Curbside Classics takes you back to 1971 for a virtual comparison test of six small cars, based (and partly borrowed) from a C/D test.
Few cars are more polarizing than the Pinto. Commonly derided for its exploding gas tank and general crappiness, other folks found (still find, obviously) it to be cheap, fairly reliable transportation with a variable fun quotient, depending on its configuration. Sometimes cars develop their reputations later in life, but the underdeveloped Pinto was pretty much an open book right from the beginning. A children’s book, at that. The Pinto should have been called the Foal; it was a baby car.
Although its incendiary qualities weren’t yet recognized, C/D‘s editors were very disappointed with its Lego-car structural integrity and build quality. “We can see it reviving all those terrible old Ford (Model T) jokes, like ‘What time is it when one Ford follows another Ford down the road? (answer: ‘tin after tin’)”. Actually, the Model T was made out of very high quality steel, so the joke is more than bit ironic.
Ford’s quest to keep weight and price low, (and possibly a rushed timeline) contributed to the tin can effect. “Whenever you hit a bump, the steering wheel whips around in your hands and the whole car rattles and rustles like a burlap bag full of tin cups. Self destruction seems only moments away.” As in when a GM X-body with locked rear brakes plows into that cute ass-end with its vulnerable gas tank .
I guess I was too young in 1971 to fully grasp the Pinto’s structural deficiencies. I was too busy grasping the steering wheel and stick shift of a 2-liter, 4-speed version through the narrow, snaking, river-hugging Jones Falls Road. Of all the Fords I was being paid as a seventeen-year old dealership car jockey to shuttle to the distant body shop down this road, that particular Pinto configuration was the most fun (the Mach1 Mustang had it beat except on the tightest of curves). Apparently I wasn’t the only one to appreciate the Pinto’s handling qualities:
“The rack-and-pinion steering and the shifter for the four-speed transmission are light and direct and the whole car bites into corners as though it knew what it was about.” Helps explain why the Pinto had a successful career as an SCCA Class B racer. Although not with the venerable Kent 1.6-liter pushrod engine that was in C/D‘s test Pinto. If they had tested the optional German OHC 2.0 version, the Pinto might well have moved up a notch in the rankings. The British engine was a noisy and gutless little lump, despite its pedigree in past (and future) Euro-Fordmobiles. In this version it made all of 75 (gross) horsepower, resulting in a very un-frisky zero-to-sixty time of fifteen seconds.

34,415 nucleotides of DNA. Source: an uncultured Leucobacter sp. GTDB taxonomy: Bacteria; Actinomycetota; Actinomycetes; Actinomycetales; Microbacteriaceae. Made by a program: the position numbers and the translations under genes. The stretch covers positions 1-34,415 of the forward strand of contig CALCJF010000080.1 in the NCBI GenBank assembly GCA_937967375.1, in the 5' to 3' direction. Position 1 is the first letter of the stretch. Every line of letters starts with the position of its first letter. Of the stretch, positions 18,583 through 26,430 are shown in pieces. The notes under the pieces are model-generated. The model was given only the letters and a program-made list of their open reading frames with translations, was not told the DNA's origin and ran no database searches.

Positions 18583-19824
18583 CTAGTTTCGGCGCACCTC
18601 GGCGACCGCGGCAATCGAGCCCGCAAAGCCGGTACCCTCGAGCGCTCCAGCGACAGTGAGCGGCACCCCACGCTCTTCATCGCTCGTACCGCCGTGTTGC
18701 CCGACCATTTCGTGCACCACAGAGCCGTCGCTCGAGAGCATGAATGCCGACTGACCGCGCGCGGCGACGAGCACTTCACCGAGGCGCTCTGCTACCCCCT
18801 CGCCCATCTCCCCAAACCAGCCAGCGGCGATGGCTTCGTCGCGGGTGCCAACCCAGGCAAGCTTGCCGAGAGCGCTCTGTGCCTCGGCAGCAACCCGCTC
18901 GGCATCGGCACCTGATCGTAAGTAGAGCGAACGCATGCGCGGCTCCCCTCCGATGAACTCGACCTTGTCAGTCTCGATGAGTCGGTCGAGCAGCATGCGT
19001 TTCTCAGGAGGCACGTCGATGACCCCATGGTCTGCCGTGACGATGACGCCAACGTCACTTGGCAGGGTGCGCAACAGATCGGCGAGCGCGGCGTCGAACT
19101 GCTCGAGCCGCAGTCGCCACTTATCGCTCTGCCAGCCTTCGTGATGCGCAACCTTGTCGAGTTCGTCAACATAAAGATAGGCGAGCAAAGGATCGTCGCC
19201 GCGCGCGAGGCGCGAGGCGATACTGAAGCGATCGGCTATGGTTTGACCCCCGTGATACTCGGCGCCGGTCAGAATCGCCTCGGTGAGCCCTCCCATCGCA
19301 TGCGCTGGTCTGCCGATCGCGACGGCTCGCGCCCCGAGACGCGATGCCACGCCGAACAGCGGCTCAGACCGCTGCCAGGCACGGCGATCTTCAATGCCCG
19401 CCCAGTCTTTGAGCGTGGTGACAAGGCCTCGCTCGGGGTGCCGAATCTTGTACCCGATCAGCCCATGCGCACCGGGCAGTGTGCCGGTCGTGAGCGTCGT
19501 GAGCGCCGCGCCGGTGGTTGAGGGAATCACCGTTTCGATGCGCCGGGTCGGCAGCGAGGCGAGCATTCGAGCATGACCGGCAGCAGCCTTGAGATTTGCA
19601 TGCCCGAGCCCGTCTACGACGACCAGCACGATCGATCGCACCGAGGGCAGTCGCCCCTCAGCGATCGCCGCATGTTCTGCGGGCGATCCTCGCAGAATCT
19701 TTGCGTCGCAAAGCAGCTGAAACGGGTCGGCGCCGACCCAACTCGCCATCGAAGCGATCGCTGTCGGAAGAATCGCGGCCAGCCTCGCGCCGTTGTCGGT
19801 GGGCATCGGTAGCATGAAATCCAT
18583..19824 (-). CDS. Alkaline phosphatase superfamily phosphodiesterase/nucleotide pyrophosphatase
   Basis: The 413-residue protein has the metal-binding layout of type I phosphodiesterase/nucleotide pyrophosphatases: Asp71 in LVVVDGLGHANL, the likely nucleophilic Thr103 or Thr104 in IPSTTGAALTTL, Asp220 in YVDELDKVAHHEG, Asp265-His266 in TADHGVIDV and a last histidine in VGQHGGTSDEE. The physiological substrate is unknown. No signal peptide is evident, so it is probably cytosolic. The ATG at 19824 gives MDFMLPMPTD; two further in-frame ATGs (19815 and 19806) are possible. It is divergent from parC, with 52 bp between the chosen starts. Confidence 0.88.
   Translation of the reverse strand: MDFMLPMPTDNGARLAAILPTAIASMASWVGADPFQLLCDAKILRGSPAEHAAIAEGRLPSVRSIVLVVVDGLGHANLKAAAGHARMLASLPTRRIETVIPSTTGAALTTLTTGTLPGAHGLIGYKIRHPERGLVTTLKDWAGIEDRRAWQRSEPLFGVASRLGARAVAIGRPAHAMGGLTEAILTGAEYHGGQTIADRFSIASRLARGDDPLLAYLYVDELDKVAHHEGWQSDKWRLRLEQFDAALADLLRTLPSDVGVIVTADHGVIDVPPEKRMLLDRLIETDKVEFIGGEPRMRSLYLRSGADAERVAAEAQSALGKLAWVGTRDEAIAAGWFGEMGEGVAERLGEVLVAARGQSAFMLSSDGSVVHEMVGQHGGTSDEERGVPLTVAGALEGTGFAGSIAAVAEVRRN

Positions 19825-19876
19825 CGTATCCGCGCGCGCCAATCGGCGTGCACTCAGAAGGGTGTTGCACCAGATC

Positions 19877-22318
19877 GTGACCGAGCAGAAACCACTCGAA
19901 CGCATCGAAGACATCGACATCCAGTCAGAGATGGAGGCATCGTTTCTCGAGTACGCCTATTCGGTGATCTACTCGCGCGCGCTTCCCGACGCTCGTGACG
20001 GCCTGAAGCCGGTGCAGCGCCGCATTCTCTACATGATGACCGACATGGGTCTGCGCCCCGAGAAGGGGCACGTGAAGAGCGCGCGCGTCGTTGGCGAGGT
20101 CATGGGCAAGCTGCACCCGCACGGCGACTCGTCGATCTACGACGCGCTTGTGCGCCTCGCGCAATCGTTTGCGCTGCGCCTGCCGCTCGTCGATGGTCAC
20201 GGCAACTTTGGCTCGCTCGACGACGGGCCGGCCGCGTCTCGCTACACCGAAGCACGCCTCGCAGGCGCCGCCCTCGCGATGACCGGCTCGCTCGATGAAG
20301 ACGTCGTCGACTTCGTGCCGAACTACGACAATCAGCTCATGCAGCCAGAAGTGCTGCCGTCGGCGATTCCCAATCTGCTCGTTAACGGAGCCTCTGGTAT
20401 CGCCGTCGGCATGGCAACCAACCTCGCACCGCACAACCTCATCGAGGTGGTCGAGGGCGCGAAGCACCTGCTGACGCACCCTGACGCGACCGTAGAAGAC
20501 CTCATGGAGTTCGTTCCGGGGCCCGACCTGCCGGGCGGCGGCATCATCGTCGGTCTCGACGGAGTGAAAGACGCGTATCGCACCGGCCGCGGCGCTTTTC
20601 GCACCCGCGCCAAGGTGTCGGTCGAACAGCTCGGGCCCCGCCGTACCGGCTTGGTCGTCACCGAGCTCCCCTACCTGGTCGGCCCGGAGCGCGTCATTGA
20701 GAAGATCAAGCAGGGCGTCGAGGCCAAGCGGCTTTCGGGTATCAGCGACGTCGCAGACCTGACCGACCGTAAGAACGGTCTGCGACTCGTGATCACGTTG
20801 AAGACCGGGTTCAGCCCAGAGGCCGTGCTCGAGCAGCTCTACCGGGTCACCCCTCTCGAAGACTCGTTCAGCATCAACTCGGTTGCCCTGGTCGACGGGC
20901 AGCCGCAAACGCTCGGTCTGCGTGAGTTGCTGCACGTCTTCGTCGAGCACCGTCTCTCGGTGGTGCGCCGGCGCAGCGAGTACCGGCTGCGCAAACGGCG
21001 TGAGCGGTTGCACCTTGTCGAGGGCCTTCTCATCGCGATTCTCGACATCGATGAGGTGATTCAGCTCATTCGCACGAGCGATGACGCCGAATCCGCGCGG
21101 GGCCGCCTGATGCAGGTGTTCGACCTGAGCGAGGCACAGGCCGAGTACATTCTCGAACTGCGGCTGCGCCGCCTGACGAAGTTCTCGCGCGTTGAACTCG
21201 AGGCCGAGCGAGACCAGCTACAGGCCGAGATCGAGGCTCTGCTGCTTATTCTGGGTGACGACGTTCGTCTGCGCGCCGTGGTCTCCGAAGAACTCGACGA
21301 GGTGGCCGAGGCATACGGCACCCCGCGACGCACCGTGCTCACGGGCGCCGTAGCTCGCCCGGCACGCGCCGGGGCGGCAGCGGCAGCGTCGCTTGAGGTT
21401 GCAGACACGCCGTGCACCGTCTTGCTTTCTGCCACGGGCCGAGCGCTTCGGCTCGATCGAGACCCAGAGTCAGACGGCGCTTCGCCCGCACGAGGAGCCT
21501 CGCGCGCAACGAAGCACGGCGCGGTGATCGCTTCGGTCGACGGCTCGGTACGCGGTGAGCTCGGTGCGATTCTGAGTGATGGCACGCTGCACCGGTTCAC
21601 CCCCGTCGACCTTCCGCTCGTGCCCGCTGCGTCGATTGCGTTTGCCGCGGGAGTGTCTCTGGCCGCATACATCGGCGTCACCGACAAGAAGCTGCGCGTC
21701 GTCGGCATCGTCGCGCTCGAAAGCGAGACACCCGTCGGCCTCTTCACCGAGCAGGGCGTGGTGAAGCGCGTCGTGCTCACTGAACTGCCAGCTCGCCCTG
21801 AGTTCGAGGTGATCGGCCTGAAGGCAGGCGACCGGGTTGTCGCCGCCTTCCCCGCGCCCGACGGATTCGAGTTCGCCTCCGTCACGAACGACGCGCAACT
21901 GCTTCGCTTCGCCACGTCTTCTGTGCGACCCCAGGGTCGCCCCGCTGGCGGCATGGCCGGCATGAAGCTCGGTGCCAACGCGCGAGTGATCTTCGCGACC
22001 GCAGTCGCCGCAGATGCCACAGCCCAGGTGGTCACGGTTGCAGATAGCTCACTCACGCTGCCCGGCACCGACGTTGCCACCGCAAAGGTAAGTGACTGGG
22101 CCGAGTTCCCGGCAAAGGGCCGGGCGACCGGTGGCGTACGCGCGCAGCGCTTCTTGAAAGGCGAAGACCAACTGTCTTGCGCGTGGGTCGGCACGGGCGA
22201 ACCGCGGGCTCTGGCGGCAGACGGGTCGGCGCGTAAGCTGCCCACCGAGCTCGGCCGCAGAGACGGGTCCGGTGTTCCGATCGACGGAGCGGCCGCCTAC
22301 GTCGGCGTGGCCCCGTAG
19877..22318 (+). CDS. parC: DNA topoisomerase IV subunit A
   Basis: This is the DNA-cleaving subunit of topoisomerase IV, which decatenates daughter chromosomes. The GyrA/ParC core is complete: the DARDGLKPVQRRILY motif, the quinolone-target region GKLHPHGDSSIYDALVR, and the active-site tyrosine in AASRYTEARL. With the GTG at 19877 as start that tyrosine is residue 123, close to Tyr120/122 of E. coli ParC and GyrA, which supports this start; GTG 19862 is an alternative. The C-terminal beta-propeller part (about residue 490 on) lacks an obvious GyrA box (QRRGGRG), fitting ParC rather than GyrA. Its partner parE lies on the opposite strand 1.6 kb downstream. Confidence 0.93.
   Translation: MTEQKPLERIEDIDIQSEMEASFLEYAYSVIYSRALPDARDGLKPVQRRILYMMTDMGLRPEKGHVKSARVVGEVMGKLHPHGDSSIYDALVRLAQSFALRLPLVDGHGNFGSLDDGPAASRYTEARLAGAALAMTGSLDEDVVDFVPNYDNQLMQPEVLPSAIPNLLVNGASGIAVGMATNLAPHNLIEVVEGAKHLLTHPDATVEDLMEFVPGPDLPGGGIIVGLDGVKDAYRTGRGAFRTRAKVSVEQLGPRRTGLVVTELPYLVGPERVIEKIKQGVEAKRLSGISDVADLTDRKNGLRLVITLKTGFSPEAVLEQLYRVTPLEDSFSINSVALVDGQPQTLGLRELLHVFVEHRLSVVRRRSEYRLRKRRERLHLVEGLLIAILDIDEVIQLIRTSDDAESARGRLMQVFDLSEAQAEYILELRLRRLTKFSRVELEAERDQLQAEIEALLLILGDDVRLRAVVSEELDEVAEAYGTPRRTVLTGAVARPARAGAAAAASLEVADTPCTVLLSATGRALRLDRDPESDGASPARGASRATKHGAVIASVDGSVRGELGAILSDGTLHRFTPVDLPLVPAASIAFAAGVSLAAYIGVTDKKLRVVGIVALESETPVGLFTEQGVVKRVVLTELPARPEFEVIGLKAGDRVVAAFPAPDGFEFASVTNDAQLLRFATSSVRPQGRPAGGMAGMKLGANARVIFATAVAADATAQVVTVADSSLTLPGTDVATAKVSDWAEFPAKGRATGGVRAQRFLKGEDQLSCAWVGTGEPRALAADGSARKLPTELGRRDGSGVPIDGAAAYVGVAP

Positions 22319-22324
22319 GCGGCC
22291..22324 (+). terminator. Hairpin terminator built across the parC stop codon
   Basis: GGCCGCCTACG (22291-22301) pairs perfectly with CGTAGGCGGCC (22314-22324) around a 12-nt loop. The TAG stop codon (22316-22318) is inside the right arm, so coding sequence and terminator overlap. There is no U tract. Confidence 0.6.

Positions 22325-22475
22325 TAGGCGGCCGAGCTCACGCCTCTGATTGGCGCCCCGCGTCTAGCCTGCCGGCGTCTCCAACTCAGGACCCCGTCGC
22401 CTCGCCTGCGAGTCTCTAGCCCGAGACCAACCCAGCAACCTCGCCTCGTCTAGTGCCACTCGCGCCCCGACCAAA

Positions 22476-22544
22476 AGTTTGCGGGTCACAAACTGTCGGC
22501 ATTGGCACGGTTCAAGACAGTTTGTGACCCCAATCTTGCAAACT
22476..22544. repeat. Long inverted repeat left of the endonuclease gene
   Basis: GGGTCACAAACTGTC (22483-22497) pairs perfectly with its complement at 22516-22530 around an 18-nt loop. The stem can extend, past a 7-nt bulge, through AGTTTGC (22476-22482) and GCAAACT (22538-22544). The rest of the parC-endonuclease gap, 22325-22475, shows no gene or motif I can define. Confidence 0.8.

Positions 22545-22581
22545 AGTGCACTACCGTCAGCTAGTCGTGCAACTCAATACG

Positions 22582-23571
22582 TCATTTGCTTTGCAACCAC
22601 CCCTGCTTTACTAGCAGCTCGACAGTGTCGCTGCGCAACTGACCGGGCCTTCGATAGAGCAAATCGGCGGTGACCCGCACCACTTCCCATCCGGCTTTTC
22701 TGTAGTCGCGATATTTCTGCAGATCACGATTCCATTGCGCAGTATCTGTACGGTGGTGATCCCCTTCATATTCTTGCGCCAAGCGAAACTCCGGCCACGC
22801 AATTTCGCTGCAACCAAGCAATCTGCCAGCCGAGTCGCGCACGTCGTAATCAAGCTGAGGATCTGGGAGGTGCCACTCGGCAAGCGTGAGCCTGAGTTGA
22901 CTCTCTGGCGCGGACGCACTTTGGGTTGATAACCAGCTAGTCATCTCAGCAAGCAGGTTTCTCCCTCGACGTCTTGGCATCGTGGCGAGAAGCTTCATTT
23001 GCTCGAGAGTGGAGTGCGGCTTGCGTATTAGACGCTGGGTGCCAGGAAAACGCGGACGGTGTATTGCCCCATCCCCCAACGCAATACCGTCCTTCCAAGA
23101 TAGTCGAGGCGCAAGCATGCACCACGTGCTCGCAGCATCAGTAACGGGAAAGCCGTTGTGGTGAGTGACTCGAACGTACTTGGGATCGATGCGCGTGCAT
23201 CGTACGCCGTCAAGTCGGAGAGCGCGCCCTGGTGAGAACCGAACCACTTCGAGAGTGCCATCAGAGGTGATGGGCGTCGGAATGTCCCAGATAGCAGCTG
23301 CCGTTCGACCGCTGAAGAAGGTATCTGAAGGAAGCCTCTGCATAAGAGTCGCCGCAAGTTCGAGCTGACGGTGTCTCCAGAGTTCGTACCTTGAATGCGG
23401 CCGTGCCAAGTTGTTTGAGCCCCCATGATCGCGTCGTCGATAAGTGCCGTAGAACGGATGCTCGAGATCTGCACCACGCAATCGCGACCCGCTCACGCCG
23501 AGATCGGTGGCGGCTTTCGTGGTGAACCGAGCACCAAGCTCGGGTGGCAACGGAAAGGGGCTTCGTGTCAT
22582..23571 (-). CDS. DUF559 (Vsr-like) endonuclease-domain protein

But it wasn’t just the acceleration; the Pinto with the 1.6 engine failed in the key freeway cruising test: it was a buzz-bomb. Detroit had (mostly correctly) identified the imports’ one major weakness: unpleasant cruising on the freeways at higher speeds. The tiny engines long favored in Europe and Japan due to their different conditions were not conducive to the American way of driving.
That’s why Detroit responded with six-cylinder compacts in 1960. But they defined a new larger “compact” class, rather than competing directly with the smaller imports. And now, with the import wave turning into a tsunami, Ford and GM were determined to take them head-on. And quiet comfortable freeway cruising was the one chink in the imports’ armor they sought to capitalize on.
The Gremlin sure excelled in that particular category. Unfortunately it was the only one. In just about every other dynamic aspect, it was an epic fail. But Ford was starting with a clean sheet. But they should have just left the 1.6 back in old Blighty,and started with the 2.0 as standard. Bean counters.
My memory of driving dozens of new Pintos off the transporter trucks tells me that well over two-thirds or more 1971s had the 2.0, although more of those came with the three-speed automatic. That combination was still as much of a drag as was the (brief) gf who had one of those. Too much moaning and not enough action.
Mercifully, the 1.6 disappeared after 1973. But the Pinto’s sporting qualities also started to evaporate about then too. De-smogged motors, despite their growth in displacement, became duller. Automatics became more common. Power steering, too. And Ford slathered on the sound-deadening insulation to mitigate those tin-can reverberations. In its later years, the Pinto became terminally boring, if freeway compliant.
With a ten-year production run, the Pinto outlasted its cross-town competitor, the Chevy Vega. And after the omni-present VW, it’s the most common of these six cars in Eugene today; I had to choose from between three (update: at least a half dozen or more) Pintos I’ve shot. This red example is particularly rare though, for all you Pinto-philes. The “Runabout” hatchback became available half-way through the first 1971 model year. And by 1972, the glass portion of the hatch doubled in size. Why do I actually remember useless details like these?
This particular Pinto speaks to me in the most sympathetic way possible (for a Pinto), and not just because of its relative rarity. It has that just-right balance of patina, freshness, and historical accuracy, right down to the vintage aftermarket wheels. Very unlike this late stage evolution (that’s a factory-direct Pinto Cruising Wagon). You younger folks (thankfully) don’t know what you were missing. The seventies started out on a high note, but . . . .
Tell me one specific model Detroit car that got better looking with age? (update: I’ve come to admit there were some exception’s to this rule). Designers spend years developing and styling a new car, just to start mucking it up in year two or three. And the government’s ridiculous five-mile bumpers didn’t help either. But this first-year Pinto is still frisky and as cute as a baby, even after almost four decades. Not bad for a tin can.